Tallis, John
Tallis's history and description of the Crystal Palace and the exhibition of the world's industry in 1851 (Band 1) — London, 1851

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220 THE GREAT EXHIBITION

CHAPTER XXXV.

BOOKBINDING—BRITISH WORKMANSHIP—REMNANT AND EDMONDS, BARRITT AND CO., -WRIGHT,
MACOMIE AND CO., ETANS, BATTEN, ORR AND CO., IiEIGHTON, CHURTON, LEWIS, TARRANT,
BIVTEBE, WESTIiET, ROGERS, ETC. ETC.—FOREIGN BOOKBINDERS—M. GRUEL, NIEDREE, MAME
AND CO., HANICQ, LEISTLER, ETC. ETC.—STATIONERY—VARIOUS CONTRIBUTORS—GREAT BRITAIN
— FRANCE—SWITZERLAND—BELGIUM—ETC. ETC.

The various specimens of bookbinding exhibited both, on the British and foreign side,
afforded evidence that an animated struggle is going on for pre-eminence in the
ornamentation of the outer parts of books; and many ingenious and gaudy devices
are the result. But upon the whole, we cannot approve of the taste which lavishes
so much upon the externals of our literature; it is neither in harmony with the calm
spirit of intelligence which should preside over the hours of study, nor, to speak upon
decorative points, do we think that so much laboured and far-fetched vanity, improves the
appearance of the shelves of the library. Besides, where the exterior is so much cared
for and attended to, it frequently happens that the interior is but slightly regarded.
Pope, in one of his moral essays, has presented us with an amusing account of a book
collector of this description, in Lord Timon:—

" His study! with what authors is it stored P
In books, not authors, curious is my lord ;
To all their dated backs he turns you round ;
These Aldus printed, those Du Sue! has bound!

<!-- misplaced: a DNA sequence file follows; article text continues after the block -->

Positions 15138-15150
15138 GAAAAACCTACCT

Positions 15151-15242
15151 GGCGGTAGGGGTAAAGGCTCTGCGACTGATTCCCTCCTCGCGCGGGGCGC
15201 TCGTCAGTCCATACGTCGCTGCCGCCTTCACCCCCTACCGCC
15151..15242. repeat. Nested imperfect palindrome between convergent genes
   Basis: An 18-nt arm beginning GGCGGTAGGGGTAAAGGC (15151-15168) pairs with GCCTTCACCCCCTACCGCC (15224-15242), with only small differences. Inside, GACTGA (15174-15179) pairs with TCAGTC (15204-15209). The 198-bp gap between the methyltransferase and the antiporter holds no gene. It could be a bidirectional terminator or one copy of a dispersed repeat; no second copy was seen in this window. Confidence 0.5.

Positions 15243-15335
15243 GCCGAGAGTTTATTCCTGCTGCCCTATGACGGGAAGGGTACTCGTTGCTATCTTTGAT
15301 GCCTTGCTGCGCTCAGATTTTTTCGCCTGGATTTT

"Lo, some are vellum, and the rest as good,
Eor all his lordship knows, but they are wood."

Waiving, however, further discussion, let us proceed to examine some of the numerous
specimens that were exhibited for public admiration; and, first, we will enter the British
department, in which Remnant and Edmonds contributed a good selection of bindings,
including Owen Jones's stamped leather covers, and a pleasing specimen or two of
" classic" books in calf. Barritt and Co. next showed the wonders of their workshop.
Their huge bibles, with the sunk panels, gilt metal ornaments, and profuse embellish-
ment, cannot please any one with good taste. Wright, of Noel-street, sent a copy
of " Sylvestre," in morocco, very finely tooled; and " Das Niebelungen Lied," in white
vellum, inlaid with lines of orange and purple leathers, making a tasteful pattern. Let
us here, once for all, protest against the absurdity of decorating the edges of books with
pictures. Macomie and Co. contributed a large bible, bound in morocco, with a bronze
ornament running round the side; another bible, in buhl-work, and a " Boccacio," in
white vellum, inlaid with colour. Mr. Macomie seems fond of the raised panels, a style
we cannot admire. Evans, of Berwick-street, "the inventor of English illuminated
binding," as he calls himself, filled a case with examples of this wonderful art, and of
the " Victorian" style of binding. Here we had a copy of one of the book covers in the
British Museum, very well executed in coloured leathers: the rest was mere "fancy
stationers' work." Batten, of Clapham, had a case containing some richly-tooled bindings
for the "Song of the Bell," "Moore's Melodies," and a "Shakspeare;" but Gothic
church windows are not fit ornaments for the bookbinder's use, even on bibles and
prayer-books. Orr and Co. showed books published and bound by them: some of them
with good gilt ornaments. Josiah Westley had a case chiefly filled with publishers'
bindings, that are certainly a great advance in style on the productions of even two
years since. Binns and Goodwin, of Bath, showed one specimen elaborate enough, but
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